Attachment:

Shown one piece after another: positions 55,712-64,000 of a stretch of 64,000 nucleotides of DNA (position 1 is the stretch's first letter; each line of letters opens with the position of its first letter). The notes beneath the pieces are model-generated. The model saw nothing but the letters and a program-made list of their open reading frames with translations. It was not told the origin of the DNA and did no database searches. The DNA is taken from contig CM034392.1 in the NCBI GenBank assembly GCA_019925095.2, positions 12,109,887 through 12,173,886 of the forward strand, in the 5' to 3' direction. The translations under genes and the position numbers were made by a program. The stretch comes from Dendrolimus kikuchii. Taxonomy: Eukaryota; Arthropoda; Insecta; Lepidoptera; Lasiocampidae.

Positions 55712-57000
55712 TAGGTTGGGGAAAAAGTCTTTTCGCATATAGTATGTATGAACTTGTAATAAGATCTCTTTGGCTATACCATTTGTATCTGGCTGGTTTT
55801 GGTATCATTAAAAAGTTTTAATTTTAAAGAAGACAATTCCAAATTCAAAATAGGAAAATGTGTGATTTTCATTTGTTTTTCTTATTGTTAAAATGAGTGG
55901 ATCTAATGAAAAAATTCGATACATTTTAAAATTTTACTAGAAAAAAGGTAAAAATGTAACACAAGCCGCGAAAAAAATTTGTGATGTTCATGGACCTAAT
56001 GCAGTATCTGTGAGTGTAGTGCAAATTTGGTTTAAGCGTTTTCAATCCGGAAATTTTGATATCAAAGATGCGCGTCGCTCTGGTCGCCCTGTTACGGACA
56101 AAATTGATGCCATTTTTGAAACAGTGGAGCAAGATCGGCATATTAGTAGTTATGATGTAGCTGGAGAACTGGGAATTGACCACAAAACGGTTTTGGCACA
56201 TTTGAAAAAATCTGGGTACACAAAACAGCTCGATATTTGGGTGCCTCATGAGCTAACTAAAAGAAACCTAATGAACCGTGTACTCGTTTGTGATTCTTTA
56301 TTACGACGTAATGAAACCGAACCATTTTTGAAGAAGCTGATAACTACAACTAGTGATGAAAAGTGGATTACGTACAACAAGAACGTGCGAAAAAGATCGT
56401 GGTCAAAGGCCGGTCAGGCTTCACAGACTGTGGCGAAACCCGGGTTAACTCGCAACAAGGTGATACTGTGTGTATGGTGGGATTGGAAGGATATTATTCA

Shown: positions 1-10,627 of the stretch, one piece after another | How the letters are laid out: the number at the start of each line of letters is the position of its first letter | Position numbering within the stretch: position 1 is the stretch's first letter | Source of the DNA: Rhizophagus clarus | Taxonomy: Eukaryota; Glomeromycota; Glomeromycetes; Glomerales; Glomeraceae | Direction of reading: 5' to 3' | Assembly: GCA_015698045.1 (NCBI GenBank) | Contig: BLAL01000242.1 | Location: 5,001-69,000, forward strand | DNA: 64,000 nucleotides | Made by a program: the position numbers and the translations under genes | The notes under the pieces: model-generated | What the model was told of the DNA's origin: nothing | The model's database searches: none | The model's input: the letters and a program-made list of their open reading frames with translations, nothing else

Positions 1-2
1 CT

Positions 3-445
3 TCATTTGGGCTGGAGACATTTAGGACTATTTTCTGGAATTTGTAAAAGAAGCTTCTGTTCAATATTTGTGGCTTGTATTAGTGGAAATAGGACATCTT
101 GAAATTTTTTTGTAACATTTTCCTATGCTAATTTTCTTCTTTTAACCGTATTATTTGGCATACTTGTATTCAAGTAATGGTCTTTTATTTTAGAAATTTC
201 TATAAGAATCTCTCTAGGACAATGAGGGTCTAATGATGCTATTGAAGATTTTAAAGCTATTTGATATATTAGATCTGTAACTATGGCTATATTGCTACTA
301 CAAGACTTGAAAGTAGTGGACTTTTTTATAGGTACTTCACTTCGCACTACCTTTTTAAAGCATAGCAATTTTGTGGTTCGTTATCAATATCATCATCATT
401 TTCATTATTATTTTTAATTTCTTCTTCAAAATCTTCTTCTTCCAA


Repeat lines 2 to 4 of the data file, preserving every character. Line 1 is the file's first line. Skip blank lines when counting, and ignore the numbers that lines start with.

Positions 55712-57000
55712 TAGGTTGGGGAAAAAGTCTTTTCGCATATAGTATGTATGAACTTGTAATAAGATCTCTTTGGCTATACCATTTGTATCTGGCTGGTTTT
55801 GGTATCATTAAAAAGTTTTAATTTTAAAGAAGACAATTCCAAATTCAAAATAGGAAAATGTGTGATTTTCATTTGTTTTTCTTATTGTTAAAATGAGTGG